Sumitra Auschaitrakul and Ashesh Mukherjee,
Psychology and Marketing, Vol. 34, NO. 4, 2017; pp.463-480. link

Abstract

This research shows that online display advertising is more effective in terms of attitudes toward the ad and brand when it appears on commercial Web sites such as Walmart or Amazon, compared to social Web sites such as LinkedIn or Facebook. Consistent with a fit‐fluency mechanism, this effect of Web site type on advertising effectiveness was found to be driven by higher feelings of processing fluency on commercial compared to social Web sites. Further consistent with a fit‐fluency framework, online display advertising was found to be more effective on brand compared to personal pages of social Web sites. These results contribute to the literature on Internet advertising by identifying Web site type as a new antecedent and fit‐fluency as a new mechanism underlying the effectiveness of online display advertising.

R&D networks among suppliers and manufacturers
Vasileios Zikos and Tat Thanh Trana,
Economic Modelling, Vol. 60, 2017; pp.151-161. link

Abstract

Empirical evidence documents that R&D networks among vertically related firms are very common. Yet there is currently no formal modeling of such networks. In this paper, we develop a model of R&D networks among manufacturers and their suppliers in order to examine which network architectures emerge in equilibrium, and what their implications are from a welfare viewpoint. Our analysis reveals that private incentives to form R&D networks align with societal ones when vertical relations are non-exclusive, but may conflict when vertical relations are exclusive. In terms of policy, stricter antitrust regulation of exclusive vertical relations may, under certain conditions, be desirable from a social viewpoint.

PUBLICATION YEAR: 2016

Entrepreneurial Orientation as the Determinant of Entrepreneurial Marketing Behaviors
Pitsamorn Kilenthong, Claes M. Hultman and Gerald E. Hills,
Journal of Small Business Strategy, Vol. 26, NO. 2, 2016; pp.1-21. link

Abstract

Although entrepreneurial marketing(EM) behaviors are widely reported, there is little discussion onwhat determines the level of a firm’s behaviors.This study contributes to the knowledge in the fields of entrepreneurship and entrepreneurial marketing byproposing EO, entrepreneurial orientation, as an antecedent of EM behaviors and arguing that EO acts as a multidimensional construct when affecting EM behaviors. The relationships between EO and EM behaviors are empirically investigated using multi-group confirmatory factor analysis and structural equation modeling techniques. Results from the analysessupport the hypothesis that EM behaviors are driven by EO. Firms with a higher level of EO engaged in EM behaviors more than firms with a lower level of EO.At the dimension level, innovativeness, proactiveness, and risk-taking are found to independently affectEM behaviors. With innovativeness having the strongest impact, this study concludes that innovativeness is the leading essence of EM behaviors. The results support a new consensus among entrepreneurship research scholars who suggest a direction toward multidimensional EO.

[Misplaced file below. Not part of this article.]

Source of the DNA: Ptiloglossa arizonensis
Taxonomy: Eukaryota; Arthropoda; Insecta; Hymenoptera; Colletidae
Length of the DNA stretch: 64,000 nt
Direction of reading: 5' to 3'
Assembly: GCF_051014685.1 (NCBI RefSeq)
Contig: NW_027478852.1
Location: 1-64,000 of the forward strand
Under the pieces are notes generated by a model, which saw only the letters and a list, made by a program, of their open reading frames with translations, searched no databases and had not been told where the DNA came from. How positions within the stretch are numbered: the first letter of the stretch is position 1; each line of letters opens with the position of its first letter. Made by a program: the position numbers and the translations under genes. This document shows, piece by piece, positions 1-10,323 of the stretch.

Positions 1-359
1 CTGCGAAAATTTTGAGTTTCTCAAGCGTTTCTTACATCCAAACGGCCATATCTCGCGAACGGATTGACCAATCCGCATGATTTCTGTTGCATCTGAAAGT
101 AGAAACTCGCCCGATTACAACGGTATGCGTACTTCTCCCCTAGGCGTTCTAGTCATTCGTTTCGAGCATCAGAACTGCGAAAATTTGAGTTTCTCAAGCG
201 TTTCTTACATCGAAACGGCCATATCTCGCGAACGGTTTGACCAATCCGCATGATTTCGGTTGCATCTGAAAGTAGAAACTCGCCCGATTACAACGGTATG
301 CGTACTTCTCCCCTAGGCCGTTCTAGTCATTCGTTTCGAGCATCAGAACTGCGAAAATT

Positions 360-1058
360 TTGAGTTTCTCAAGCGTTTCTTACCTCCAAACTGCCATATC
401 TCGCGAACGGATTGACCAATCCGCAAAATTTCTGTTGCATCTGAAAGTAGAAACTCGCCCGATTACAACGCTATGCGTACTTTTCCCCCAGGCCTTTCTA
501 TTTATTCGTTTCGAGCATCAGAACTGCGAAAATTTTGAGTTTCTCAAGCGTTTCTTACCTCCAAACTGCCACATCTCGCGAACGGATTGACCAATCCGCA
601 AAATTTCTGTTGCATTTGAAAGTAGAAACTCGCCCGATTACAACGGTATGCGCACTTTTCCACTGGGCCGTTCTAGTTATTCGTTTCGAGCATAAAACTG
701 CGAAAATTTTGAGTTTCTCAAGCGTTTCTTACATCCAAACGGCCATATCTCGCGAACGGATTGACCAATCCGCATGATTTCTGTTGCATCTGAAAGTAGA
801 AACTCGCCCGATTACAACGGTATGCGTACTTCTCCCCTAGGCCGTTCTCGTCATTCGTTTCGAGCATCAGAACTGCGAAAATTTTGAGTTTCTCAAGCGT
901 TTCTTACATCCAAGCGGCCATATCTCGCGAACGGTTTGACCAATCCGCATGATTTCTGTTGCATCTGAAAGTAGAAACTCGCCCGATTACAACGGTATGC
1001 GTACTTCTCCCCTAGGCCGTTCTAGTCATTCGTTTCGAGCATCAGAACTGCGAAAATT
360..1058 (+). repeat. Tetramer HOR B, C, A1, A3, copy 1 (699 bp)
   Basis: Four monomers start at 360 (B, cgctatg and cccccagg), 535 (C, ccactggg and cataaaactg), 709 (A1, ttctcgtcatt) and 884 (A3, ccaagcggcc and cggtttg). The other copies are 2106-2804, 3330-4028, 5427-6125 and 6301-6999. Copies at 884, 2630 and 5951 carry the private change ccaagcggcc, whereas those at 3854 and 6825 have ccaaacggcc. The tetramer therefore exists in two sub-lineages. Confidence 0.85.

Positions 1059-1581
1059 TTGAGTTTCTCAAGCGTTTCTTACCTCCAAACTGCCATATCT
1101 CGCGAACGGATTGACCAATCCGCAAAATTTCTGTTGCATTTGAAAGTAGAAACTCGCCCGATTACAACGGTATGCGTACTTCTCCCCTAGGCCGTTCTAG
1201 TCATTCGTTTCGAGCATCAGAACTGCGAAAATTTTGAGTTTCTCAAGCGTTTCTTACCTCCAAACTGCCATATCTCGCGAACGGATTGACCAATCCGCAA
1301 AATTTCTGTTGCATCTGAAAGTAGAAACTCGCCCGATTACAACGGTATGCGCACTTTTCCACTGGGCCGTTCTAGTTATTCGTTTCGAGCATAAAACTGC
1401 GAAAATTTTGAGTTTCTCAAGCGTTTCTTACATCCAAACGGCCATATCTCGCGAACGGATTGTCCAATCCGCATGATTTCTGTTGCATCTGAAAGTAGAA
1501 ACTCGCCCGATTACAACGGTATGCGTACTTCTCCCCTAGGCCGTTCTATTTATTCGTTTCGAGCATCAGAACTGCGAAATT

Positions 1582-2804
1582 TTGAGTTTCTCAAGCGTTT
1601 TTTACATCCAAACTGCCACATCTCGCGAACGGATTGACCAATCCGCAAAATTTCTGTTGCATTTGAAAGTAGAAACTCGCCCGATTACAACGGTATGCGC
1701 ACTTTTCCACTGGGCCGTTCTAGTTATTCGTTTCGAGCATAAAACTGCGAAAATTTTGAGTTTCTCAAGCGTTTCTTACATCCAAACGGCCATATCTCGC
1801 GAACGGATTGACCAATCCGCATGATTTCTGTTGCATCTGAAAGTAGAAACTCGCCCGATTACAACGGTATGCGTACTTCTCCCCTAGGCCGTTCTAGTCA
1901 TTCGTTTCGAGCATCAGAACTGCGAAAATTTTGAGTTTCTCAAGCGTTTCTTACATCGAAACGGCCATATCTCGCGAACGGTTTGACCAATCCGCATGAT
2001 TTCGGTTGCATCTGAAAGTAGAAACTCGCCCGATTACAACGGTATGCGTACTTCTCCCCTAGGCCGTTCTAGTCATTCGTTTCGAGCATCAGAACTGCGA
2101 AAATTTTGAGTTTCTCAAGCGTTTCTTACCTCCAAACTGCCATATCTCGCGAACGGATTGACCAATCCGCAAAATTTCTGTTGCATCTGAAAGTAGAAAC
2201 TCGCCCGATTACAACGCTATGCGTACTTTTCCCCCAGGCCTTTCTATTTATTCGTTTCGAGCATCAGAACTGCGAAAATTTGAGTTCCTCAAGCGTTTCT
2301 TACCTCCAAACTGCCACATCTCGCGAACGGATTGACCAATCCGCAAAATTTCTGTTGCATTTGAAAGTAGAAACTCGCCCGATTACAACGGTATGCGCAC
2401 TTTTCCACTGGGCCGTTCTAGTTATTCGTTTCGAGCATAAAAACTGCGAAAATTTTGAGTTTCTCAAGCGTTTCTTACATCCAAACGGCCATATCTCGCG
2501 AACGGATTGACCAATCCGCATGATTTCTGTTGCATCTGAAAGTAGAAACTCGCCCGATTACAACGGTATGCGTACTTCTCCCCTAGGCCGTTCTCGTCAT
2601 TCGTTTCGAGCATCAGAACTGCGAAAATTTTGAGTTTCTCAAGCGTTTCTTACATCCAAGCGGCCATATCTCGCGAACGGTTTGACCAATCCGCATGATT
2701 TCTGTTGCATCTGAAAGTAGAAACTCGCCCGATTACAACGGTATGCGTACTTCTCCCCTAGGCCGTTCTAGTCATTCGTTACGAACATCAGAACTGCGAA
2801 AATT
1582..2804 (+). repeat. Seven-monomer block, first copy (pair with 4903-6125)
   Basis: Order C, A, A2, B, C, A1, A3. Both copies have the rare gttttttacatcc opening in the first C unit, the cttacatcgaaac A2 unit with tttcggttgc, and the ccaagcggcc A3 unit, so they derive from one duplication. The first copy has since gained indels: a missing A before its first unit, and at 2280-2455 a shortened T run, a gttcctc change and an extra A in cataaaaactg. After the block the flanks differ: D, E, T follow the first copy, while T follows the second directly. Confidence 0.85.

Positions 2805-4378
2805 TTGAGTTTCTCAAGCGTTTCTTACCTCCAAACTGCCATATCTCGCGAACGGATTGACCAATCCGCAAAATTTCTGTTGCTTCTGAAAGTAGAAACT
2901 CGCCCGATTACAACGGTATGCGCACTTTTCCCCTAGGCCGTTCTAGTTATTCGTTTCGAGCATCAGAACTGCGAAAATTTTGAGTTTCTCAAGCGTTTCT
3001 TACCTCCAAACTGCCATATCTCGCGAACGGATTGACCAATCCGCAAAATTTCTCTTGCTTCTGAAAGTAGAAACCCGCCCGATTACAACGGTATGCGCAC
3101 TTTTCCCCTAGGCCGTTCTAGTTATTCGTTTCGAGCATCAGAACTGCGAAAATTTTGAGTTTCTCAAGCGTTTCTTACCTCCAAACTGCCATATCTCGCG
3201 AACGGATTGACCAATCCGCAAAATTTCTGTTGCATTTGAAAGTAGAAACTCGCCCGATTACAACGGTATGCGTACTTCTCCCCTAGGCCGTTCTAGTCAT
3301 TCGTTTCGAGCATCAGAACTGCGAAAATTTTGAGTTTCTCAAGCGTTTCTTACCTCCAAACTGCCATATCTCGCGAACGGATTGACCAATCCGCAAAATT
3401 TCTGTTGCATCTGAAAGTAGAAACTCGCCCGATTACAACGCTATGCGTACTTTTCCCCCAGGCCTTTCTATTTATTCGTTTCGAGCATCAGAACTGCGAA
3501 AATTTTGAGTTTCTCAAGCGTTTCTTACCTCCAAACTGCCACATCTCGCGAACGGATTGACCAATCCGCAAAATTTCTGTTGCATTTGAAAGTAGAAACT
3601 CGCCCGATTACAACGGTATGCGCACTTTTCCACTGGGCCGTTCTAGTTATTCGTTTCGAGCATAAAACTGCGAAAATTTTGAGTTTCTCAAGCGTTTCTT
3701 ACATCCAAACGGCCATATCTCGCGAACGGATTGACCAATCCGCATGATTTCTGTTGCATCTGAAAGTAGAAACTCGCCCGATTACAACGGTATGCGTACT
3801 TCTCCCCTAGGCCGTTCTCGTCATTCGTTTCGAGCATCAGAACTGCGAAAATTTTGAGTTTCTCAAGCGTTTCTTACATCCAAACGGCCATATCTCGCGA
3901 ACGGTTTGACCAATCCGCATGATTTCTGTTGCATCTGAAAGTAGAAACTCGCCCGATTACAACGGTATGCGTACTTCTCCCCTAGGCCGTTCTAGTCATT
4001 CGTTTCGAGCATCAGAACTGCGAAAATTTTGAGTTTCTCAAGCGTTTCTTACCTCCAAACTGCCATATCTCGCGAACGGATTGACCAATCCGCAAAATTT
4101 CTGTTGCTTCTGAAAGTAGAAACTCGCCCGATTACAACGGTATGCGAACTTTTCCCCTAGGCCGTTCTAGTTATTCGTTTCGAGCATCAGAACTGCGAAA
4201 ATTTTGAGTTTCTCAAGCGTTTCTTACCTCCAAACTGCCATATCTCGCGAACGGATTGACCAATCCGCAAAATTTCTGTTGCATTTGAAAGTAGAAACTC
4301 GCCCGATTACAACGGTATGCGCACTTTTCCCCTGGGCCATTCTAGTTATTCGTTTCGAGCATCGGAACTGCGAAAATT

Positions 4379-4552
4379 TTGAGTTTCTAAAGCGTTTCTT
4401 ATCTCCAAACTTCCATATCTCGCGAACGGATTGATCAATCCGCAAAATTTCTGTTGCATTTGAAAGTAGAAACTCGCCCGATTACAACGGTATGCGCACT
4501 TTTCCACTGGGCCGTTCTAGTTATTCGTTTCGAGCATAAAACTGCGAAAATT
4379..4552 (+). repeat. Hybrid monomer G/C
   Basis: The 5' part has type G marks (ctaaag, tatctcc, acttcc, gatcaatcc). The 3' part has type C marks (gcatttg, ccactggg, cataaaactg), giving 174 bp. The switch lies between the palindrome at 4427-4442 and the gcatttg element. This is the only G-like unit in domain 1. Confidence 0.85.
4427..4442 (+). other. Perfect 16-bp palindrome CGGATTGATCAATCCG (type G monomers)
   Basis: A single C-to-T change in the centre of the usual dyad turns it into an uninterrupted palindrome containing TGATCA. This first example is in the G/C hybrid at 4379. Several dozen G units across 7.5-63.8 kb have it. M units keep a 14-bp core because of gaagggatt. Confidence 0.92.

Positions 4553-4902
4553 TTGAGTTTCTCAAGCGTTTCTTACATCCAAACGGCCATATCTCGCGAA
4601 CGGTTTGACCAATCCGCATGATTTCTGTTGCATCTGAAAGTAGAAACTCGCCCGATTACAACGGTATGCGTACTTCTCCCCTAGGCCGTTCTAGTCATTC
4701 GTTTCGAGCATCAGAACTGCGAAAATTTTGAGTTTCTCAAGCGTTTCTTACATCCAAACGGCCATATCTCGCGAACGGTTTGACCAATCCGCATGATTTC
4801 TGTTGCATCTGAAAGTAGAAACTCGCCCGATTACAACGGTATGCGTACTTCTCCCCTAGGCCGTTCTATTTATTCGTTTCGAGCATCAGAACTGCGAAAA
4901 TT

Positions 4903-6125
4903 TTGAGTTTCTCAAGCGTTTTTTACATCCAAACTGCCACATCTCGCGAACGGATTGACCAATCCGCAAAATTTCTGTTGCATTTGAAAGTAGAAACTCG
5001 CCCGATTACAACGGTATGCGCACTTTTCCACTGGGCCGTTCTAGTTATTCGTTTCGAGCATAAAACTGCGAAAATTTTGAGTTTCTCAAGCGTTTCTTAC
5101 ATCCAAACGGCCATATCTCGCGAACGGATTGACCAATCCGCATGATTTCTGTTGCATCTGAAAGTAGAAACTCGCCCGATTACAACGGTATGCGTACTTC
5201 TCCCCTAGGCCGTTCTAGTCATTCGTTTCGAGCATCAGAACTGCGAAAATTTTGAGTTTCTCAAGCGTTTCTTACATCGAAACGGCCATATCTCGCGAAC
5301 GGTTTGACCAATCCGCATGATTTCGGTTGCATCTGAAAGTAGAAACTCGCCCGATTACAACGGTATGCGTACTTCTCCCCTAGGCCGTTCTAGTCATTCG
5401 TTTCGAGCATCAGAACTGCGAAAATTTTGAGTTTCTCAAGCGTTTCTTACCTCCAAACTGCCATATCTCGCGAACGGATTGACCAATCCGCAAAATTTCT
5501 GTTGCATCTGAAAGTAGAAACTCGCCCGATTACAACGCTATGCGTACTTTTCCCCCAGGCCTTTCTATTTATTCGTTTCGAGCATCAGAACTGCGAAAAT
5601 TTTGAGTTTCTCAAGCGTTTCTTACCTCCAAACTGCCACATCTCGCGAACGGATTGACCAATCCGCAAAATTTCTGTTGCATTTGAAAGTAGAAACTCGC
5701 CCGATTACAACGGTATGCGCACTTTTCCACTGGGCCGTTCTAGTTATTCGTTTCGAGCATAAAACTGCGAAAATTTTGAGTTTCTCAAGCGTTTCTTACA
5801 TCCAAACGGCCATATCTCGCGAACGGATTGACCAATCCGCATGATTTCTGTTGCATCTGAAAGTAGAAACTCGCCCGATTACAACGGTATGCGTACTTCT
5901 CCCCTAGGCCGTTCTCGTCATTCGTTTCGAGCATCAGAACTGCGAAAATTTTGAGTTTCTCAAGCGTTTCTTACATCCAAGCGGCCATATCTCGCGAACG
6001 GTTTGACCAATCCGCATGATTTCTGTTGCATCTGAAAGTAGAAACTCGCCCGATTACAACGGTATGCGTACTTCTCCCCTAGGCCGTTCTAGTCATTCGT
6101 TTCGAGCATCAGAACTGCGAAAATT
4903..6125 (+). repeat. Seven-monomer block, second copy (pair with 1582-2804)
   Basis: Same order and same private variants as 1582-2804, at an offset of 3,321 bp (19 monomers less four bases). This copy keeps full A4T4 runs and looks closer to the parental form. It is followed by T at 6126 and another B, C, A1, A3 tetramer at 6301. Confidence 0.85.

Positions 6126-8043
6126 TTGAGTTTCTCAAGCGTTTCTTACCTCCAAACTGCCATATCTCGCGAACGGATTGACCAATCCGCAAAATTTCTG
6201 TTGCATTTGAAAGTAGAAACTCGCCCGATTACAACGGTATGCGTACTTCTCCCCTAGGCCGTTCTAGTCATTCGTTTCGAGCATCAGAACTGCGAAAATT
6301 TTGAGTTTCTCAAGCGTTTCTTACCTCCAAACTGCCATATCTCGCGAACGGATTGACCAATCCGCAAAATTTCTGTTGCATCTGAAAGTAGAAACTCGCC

Entrepreneurial Marketing Behaviours: Impact of Firm Age, Firm Size, and Firm’s Founder
Pitsamorn Kilenthong, Claes M. Hultman and Gerald E. Hills,
Journal of Research in Marketing and Entrepreneurship, Vol. 18, NO.1, 2016; pp.127-145. link

Abstract

Purpose
The purpose of this paper is to empirically test whether a systematic relationship exists between firms’ level of entrepreneurial marketing (EM) behaviours and firms’ characteristics, including firm age, firm size and firm’s founder.

Design/methodology/approach
This paper quantitatively investigates EM behaviours from data collected from 752 business owners through structured interviews. The data analysis applied was multi-group confirmatory factor analysis (multi-group CFA).

Findings
Results from the analysis show that not all of the firms’ characteristics determine firms’ level of EM practice. The level of EM behaviours has a systematic relationship with firms’ age but not with the founding status of the firms’ manager. The impact of firm size on the level of EM behaviours is evident only when the firms’ age is taken into account.

Research limitations/implications
This paper concludes that relationships between EM behaviours and firm characteristics are more complicated than anticipated. Firms’ characteristics alone may not be a good measure for identifying the level of a firm’s EM. EM cannot be conceptualized solely in relation to the activities of small firms, young firms or founder-operated firms.

Originality/value
This paper examines EM behaviours in a large survey and uses multi-group CFA to examine firms’ EM practice through latent variables, instead of observed variables. The findings should complement knowledge regarding the EM concept generated from existing literature.

Institutions as Process
Panita Surachaikulwattana and Nelson Phillips,
The SAGE Handbook of Process Organization Studies, 2016; pp.372. link

Retirement, Personality, and Well-Being
Dusanee Kesavayuth, Robert E. Rosenman and Vasileios Zikos,
Economic Inquiry, Vol. 54, NO.2, 2016; pp.733-750. link

Abstract